Above: a cup of Dutch mustard soup at our home in Belgium. The Flemish like mustard soup as much as the Dutch. (Rhyme unintended.)
November 22nd Jan and I were in Delft, Holland for a little R&R. We were determined to have some mustard soup. Does that sound strange? Actually mustard soup is delicious. It is a winter staple in both Holland and Flanders.
We found what we were looking for at Restaurant Le Mariage. The front of this restaurant faces a canal (surprise!) and is adjacent to the smallest house in Delft.
The narrow house to the right of the restaurant as we see it in this photo is the smallest house in Delft. Yes, that narrow space between the other buildings (one window wide) is a house!
On to the soup. It was served with a dark rye bread and fresh, creamy butter.
Absolutely delicious. Especially on a cold day.
Today I decided to see if the recipe I found for mustard soup when we first moved to Belgium was as good as what we had a few weeks ago in Delft.
Here is a list of my ingredients:
1 liter water
2 cubes of chicken bouillon (European-size)
200 ml of Creme Fraiche (40% heavy cream)
2 tablespoons of whole grain mustard
125 grams of smeerkass (white spreadable cheese)
4 tablespoons of cornstarch
Salt and pepper to taste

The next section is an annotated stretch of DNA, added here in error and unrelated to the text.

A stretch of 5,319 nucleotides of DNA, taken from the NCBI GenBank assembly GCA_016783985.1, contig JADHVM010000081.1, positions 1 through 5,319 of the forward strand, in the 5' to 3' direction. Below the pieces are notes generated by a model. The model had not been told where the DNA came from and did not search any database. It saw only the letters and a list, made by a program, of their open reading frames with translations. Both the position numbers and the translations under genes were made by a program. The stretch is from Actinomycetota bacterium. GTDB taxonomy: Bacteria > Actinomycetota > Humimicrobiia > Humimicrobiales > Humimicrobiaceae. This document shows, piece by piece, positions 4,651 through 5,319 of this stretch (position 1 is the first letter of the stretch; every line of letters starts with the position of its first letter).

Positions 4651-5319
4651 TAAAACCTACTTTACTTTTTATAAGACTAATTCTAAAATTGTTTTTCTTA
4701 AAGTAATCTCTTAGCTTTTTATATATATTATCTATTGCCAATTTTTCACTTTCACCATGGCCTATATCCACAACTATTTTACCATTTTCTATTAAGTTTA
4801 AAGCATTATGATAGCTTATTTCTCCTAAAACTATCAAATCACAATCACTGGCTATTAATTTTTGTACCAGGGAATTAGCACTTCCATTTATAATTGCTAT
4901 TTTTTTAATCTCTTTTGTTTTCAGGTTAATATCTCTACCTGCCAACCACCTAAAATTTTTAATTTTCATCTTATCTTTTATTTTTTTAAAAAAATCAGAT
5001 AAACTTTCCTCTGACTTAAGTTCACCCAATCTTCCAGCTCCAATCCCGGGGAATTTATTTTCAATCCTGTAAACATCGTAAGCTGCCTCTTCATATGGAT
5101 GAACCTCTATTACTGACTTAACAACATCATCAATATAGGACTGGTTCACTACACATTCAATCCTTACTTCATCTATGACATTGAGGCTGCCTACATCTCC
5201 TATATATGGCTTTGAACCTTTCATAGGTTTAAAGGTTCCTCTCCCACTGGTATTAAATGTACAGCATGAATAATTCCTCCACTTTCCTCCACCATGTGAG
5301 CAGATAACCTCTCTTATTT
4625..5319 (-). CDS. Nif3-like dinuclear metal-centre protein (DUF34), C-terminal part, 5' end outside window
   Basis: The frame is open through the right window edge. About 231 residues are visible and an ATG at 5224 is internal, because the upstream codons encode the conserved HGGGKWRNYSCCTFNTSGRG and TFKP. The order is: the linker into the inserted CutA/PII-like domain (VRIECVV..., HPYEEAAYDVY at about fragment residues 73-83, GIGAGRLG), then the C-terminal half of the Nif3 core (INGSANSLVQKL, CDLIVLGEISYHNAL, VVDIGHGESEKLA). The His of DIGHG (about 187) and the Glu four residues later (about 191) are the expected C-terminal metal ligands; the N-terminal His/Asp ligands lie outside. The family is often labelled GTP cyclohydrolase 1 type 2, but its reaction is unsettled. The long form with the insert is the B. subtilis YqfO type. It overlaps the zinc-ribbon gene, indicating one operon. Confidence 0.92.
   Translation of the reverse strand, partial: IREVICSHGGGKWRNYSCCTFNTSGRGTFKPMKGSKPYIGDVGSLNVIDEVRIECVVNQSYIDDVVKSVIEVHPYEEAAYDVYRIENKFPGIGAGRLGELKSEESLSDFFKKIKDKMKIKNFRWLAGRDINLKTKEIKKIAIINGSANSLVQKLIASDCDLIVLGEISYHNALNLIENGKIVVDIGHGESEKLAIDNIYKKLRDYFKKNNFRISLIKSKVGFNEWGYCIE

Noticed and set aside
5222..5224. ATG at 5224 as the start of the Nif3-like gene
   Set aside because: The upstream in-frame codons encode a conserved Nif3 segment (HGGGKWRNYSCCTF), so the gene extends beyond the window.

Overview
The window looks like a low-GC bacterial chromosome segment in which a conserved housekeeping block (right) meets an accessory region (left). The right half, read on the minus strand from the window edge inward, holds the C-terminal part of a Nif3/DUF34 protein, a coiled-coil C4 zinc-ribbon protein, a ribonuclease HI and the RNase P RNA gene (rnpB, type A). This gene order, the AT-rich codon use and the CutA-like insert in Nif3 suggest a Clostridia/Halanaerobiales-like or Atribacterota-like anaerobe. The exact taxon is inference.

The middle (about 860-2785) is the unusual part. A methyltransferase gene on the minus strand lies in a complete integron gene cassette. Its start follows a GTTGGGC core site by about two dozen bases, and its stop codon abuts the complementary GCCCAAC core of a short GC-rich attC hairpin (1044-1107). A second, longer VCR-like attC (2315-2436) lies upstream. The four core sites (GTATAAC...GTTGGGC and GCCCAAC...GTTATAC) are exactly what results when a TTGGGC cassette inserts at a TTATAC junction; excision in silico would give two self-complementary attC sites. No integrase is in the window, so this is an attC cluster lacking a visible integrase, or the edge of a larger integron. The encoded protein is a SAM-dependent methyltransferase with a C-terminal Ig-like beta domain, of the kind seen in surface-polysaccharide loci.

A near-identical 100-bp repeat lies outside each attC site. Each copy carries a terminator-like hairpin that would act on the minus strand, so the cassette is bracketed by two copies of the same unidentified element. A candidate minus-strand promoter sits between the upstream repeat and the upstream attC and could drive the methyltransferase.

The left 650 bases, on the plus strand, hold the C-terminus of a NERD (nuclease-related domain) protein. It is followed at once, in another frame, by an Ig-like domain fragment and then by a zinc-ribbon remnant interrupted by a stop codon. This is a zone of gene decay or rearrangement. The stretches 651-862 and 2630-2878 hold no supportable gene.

Easy peasy. Boil the water, add the bouillon cubes, the cream, cheese and mustard. Stir briskly with a whisk to blend ingredients.
I would suggest holding 1/4 cup water back to mix with the corn starch cold. Then add that the the boiling mixture and stir briskly again with a whisk until thickend.
The mustard I used was from Kent, England and not very yellow or strong. Zaanse mustard is what the recipe calls for -- but I didn't have any on hand. I added an extra tablespoon of yellow mustard to give my soup more flavor and color -- something like Zaanse mustard.
Kind of. Oh! I also added a thimble or two of cheap Cognac. It does make a difference to the final taste. Subtle but important.
It's very similar to the soup we had in Delft. Now, I just need to figure out how to make the frothy stuff that was on top of the soup in Restaurant Le Mariage. Maybe some egg white? Beaten and added before serving?
If you come to visit us, and if it is winter, and if you are adventurous and brave -- I'll make you some Zaansemosterdsoep for lunch. We'll have dark, rye bread with fresh, creamy butter.
If all those contingencies converge, you'll love it.